“Be not forgetful to entertain strangers: for thereby some have entertained angels unawares (Hebrews 13:2).”


While sitting in Victoria, B.C’s, Murchie’s sidewalk cafe, back in June of 2013, with my friend Archpriest Basil Rhodes, we noticed a homeless man stop behind me. The man was staring at our food, so Father Basil asked him if he was hungry. He answered with an enthusiastic “yes”, and when Father asked what he’d like to eat, he said “eggs and sausages”. Father Basil told him they didn’t have such a breakfast here, but gave him five dollars to buy it somewhere else.

The whole time this conversation was taking place with this homeless man, another man, around thirty years of age, was standing nearby, listening to every word. As the homeless man walked away, the younger man walked up and confronted us with the question, “how could you give money to a junky? You are not doing him any good by giving him money. Aren’t you men of God?”

I responded by saying that it was not our place to judge anyone, to which he replied, in a confrontational manner, “he’s just going to buy drugs with that money. You don’t seem to be very intuitive”. I told him I’d worked with the homeless before, and that the man was hungry and deserving of our charity. The man said “cheers” and dismissively walked away.

A woman seated at a nearby table called over with the words, “good response”. She then came over to our table, knelt down beside me, and with tears in her eyes, identified herself as a social worker, and told us she’d been going through a particularly difficult time, and that the interaction she’d just witnessed had helped her immensely.

I then told this woman the story of the time I was walking with an elderly bishop of the Russian Church, and how I had spotted a filthy homeless man walking towards us. This man’s hair was disheveled, filthy with years of dirt, and was wearing torn clothing. He had no soles on his shoes, so with each step we could see the bottom of his feet. Instinctively, I took the elbow of the bishop, and attempted to get him to cross in the middle of the street. The bishop asked why, and I said, “Look at the crazy man coming towards us”. The bishop told me we were not crossing, but would continue.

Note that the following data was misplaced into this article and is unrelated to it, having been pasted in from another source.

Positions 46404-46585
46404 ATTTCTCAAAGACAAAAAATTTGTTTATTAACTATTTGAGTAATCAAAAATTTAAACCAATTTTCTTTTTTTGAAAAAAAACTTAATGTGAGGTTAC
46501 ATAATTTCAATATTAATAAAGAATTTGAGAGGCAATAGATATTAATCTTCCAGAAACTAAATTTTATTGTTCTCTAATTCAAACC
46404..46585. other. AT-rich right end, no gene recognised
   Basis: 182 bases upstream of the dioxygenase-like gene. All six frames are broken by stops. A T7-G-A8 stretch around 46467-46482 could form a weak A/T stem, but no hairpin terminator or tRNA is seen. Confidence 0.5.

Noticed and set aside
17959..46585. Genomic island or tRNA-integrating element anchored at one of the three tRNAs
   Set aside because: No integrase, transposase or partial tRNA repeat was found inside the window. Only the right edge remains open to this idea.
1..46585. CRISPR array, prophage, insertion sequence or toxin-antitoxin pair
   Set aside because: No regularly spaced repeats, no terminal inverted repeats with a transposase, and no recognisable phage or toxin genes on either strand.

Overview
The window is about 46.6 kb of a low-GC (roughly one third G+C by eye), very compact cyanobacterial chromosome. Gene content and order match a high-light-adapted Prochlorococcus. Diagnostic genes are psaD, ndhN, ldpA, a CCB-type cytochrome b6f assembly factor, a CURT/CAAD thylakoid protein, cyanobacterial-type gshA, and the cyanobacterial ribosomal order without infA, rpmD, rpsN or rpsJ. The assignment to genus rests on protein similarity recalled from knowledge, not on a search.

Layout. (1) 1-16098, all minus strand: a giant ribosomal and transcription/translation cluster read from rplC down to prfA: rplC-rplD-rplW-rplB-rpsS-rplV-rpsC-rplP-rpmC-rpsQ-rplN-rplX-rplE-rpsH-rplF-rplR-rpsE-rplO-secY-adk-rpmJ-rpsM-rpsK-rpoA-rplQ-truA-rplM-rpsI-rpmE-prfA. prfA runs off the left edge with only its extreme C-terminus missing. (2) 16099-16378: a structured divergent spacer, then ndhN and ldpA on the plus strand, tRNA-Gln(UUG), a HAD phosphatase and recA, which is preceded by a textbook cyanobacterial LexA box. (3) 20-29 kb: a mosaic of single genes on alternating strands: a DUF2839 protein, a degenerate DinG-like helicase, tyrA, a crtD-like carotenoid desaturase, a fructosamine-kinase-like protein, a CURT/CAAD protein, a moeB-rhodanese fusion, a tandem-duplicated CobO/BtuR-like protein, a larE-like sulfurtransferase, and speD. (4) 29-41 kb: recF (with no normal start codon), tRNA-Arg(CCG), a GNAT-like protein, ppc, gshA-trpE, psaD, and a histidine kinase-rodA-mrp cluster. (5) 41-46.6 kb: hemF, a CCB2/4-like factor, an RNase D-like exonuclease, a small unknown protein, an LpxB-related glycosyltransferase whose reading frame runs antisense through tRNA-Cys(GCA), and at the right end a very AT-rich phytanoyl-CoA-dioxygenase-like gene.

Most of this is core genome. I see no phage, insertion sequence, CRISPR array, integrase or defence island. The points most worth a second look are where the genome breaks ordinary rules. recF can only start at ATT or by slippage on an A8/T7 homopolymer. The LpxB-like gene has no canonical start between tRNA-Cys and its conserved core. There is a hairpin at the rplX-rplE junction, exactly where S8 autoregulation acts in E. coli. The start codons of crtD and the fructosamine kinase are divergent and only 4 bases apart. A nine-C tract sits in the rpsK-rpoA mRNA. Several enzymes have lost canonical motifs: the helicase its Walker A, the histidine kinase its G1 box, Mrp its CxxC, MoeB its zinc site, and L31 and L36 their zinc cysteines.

When directly in front of the man, the bishop stopped, reached out, taking the man’s filthy right hand into his own, and placed a twenty dollar bill into the man’s hand, covering the bill with the man’s left hand. At that moment the man looked up into our eyes, saying nothing. But looking back were the bluest, clearest eyes I had ever seen. They were not the eyes of a homeless man, nor the eyes of a deranged man, eyes filled with wisdom and holiness.

As we walked away, I remarked about the man’s eyes, to which the bishop responded by saying, “We just encountered an angel unaware, and we were being tested,” recalling the words of Scripture, “Be not forgetful to entertain strangers: for thereby some have entertained angels unawares” (Hebrews 13:2).

After the social worker left, a man seated at a nearby table remarked, “that was the most remarkable story I’ve ever heard, and you made my wife cry”. This other couple had witnessed the whole of these encounters.

A moment later, the young man who’d judged us so harshly after the original encounter, returned. He came up, asked forgiveness for having judged us. He said he’d followed the homeless man, and witnessed him buying yogurt and fruit with the money we’d given him. I stood up, gave the young man a hug, and we all parted ways.